86% of employers said apprenticeships helped them develop skills relevant to their organisation, while 78 per cent said apprenticeships improved productivity.1 (Source: Apprenticeship Evaluation 2017: Employers). Other benefits that apprenticeships contribute towards include:
There must be a genuine job available with a contract of employment long enough for an apprentice to complete their apprenticeship. Employers must pay an apprentice’s wages and the role must help them gain the knowledge, skills and behaviour they need to achieve the apprenticeship with support from the employer.
Employers can select a training provider from the Register of apprenticeship training providers (ROATP) and agree a total price for the cost of training and assessment. For an apprenticeship standard, this should include the cost of the end-point assessment which must be agreed with the provider selected from the Register of end-point assessment organisations.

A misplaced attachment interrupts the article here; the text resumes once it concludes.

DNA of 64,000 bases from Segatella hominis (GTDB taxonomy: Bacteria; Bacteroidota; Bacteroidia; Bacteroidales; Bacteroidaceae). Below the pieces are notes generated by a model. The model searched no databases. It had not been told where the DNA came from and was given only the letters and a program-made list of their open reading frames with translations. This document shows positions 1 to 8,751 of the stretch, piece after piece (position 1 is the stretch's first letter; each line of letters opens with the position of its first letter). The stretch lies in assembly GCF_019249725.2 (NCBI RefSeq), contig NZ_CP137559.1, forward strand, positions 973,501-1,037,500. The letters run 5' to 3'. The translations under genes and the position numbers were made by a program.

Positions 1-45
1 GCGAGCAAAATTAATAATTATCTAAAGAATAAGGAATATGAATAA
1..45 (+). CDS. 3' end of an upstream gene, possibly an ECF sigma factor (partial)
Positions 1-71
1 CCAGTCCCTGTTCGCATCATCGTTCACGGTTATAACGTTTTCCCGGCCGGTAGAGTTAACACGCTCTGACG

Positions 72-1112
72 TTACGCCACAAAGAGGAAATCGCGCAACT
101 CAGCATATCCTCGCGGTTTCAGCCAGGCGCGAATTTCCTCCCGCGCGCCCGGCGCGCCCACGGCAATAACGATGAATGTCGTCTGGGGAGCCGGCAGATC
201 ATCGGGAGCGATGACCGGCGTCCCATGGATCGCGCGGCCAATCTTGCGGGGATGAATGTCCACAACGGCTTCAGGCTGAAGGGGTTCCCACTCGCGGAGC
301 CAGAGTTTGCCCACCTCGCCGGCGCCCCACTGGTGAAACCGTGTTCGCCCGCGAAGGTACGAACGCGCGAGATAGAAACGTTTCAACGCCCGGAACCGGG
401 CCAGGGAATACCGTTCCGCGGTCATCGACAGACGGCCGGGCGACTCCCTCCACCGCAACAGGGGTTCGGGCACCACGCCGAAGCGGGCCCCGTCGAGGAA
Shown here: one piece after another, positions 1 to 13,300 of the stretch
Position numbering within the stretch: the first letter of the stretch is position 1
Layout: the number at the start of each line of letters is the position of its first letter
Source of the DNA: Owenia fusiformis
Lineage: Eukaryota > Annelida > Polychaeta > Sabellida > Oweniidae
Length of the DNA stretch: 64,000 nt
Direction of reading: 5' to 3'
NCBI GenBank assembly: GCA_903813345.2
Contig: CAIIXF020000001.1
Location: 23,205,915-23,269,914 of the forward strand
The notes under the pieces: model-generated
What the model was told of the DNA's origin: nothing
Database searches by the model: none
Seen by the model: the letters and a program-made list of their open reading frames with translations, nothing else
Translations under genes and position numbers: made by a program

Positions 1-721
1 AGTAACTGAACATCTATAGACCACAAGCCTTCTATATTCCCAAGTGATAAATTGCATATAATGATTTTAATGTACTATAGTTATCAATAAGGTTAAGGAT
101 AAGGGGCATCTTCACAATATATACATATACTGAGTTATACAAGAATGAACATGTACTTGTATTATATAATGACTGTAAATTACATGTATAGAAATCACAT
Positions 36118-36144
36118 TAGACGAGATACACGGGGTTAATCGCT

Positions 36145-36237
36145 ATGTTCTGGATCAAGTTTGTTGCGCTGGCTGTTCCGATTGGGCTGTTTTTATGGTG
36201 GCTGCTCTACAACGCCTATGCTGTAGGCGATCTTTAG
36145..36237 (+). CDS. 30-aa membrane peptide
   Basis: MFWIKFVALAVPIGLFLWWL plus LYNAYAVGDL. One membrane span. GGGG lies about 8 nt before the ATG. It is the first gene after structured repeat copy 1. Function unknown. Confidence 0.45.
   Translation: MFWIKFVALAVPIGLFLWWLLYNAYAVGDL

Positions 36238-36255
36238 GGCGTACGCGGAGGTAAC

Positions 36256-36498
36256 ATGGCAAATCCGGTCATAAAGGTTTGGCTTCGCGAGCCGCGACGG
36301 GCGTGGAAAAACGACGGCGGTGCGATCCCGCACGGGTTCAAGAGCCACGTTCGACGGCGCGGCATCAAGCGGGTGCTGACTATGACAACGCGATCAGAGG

Employers need to have:
For employers who pay the apprenticeship levy and use the apprenticeship service, they will need to have:
The government is offering additional support to organisations with fewer than 50 employees. For more details visit: apprenticeships.gov.uk
Government has reformed the way apprenticeships are delivered and funded in England. The ambition is to increase the number of high-quality apprenticeships that meet the needs of employers. As part of the reforms apprenticeships are more rigorous, better structured, independently assessed and more clearly aligned to the needs of employers.
The reforms address the skills shortages reported by many industries and help keep the UK internationally competitive. Most importantly, apprenticeships offer high quality opportunities for people to develop their talents and progress their careers.
Recent legislation has come into effect which changes the minimum English and maths requirements needed to complete an apprenticeship for people with a learning difficulty or disability.
The changes lower the English and maths requirements for these apprentices to an Entry Level 3 qualification. It will make completing an apprenticeship more achievable for those who are able to meet all the occupational requirements to be fully competent in their role, but who may struggle to achieve English and maths qualifications at the level normally required.